It's said that past behavior is the best indicator of future behavior. If your dad was absent for the first 25 years of your life (emotionally or physically), he was an irresponsible and unloving parent. It would be unwise of you to believe that he's different now or will change down the road. If you choose to have a relationship, you must accept him “as is.” Moreover, you must realize that you'll be the one who puts in the effort to stay connected: phoning, texting, e-mailing, and making plans to get together.
Only you can decide if he's worth your time and effort or if you're better off focusing on people who are emotionally available and desire a reciprocal relationship. Your dad didn't establish a bond with you during those critical attachment years when you were a little so the intense feelings between parent and child just aren't there. Some fatherless daughters refer to such men as “sperm donors,” not wanting to bestow on them the honored title of “dad.” For them, that's a word reserved for someone who fulfilled his parental obligations and sacrificed for his kids.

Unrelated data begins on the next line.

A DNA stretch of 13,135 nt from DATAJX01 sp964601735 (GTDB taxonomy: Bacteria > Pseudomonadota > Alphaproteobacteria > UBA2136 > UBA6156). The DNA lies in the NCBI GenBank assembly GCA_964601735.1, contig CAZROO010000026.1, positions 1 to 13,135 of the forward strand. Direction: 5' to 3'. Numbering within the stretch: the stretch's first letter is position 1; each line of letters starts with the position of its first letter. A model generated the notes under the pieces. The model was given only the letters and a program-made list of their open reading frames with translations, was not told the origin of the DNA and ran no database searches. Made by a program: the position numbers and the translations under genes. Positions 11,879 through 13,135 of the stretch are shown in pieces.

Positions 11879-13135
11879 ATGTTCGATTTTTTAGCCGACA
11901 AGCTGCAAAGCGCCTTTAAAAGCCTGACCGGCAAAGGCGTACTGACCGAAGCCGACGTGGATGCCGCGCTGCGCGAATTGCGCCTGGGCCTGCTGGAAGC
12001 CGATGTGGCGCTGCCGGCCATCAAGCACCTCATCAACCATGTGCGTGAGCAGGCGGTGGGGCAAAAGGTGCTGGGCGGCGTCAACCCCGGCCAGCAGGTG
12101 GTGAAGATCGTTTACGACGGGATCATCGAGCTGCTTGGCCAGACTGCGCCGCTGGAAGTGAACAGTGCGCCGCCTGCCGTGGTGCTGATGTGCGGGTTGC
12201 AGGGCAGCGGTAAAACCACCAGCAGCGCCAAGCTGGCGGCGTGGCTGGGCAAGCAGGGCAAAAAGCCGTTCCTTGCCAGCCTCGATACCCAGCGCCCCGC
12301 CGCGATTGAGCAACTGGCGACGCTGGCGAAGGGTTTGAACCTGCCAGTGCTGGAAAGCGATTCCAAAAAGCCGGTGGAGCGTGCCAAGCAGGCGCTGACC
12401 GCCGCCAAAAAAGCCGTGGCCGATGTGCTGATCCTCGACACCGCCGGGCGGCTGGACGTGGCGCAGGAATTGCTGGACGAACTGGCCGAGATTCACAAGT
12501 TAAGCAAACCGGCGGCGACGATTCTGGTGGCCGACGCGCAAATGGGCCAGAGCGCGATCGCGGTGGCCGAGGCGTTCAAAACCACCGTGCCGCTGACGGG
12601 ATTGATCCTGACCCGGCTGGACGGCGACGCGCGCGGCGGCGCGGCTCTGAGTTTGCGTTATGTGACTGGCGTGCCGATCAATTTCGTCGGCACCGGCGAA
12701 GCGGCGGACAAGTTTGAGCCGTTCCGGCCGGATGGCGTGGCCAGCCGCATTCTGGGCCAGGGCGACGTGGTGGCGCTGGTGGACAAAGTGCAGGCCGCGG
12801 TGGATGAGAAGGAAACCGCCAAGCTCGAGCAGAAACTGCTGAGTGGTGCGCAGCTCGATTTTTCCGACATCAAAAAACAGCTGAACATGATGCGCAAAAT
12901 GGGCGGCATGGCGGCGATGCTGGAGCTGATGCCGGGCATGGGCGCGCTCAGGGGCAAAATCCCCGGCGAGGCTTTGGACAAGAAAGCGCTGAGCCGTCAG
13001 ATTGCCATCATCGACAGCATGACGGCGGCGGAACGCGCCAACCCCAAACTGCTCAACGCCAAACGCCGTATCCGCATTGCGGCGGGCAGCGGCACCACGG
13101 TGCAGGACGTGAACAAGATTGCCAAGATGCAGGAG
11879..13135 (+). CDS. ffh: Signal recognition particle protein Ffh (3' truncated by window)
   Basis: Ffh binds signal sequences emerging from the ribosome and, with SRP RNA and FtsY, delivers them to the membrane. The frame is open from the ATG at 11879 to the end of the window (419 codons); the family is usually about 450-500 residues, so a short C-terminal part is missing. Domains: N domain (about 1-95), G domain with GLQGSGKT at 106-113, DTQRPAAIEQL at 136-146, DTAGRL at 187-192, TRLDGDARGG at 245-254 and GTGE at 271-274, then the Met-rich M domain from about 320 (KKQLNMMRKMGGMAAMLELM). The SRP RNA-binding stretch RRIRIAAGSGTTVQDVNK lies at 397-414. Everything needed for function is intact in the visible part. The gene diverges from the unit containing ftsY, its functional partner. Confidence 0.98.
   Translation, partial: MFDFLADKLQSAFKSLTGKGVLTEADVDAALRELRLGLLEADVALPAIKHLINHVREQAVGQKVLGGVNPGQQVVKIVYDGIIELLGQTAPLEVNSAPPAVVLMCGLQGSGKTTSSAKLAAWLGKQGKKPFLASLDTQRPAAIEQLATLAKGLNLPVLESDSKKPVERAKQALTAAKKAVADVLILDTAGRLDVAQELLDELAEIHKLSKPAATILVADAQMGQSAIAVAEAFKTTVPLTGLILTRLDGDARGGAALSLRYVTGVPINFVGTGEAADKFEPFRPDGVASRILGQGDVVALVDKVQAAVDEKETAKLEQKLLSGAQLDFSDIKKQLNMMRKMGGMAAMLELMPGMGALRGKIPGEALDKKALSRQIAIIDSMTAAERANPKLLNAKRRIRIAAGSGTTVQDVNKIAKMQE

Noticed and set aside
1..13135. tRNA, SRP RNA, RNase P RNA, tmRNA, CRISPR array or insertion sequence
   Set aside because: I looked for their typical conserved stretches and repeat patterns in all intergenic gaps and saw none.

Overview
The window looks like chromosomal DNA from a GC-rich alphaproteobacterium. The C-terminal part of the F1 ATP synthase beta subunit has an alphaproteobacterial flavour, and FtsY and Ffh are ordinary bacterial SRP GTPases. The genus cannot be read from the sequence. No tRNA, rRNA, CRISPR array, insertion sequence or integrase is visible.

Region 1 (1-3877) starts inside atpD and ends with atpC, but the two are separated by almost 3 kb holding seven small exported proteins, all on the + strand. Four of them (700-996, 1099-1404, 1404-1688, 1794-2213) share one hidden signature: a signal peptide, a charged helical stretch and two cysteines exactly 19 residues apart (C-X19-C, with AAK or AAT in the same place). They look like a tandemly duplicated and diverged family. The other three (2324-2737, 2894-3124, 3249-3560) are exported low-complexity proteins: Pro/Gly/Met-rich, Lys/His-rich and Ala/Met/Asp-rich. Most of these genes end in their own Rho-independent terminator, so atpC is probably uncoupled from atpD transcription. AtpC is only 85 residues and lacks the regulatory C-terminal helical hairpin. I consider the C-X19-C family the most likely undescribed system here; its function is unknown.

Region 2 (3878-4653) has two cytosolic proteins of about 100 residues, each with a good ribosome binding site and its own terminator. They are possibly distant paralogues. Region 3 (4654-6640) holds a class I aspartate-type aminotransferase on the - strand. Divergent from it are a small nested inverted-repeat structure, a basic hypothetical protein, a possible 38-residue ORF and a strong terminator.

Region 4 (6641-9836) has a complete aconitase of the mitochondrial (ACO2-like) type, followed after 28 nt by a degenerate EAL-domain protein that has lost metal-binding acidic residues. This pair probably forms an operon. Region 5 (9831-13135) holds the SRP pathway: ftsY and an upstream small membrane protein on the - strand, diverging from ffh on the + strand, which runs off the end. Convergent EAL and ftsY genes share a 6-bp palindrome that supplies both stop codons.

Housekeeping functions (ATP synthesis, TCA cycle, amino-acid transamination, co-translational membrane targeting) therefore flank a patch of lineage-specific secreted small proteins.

It seems like I'm missing a big piece of the puzzle regarding your dad and your siblings. I don't understand why he phones them but not you. If you don't know why this is the case, you should definitely discuss it with him. A relationship isn't worth having unless you can communicate and clear up misunderstandings.
The author, Maya Angelou, famously said: If someone shows you who they are, believe them the first time. “ I think your dad has revealed his character to you through the many things he's done and the many things he's failed to do. I hope that you can accept that you don't have a warm, loving daddy so you can have peace.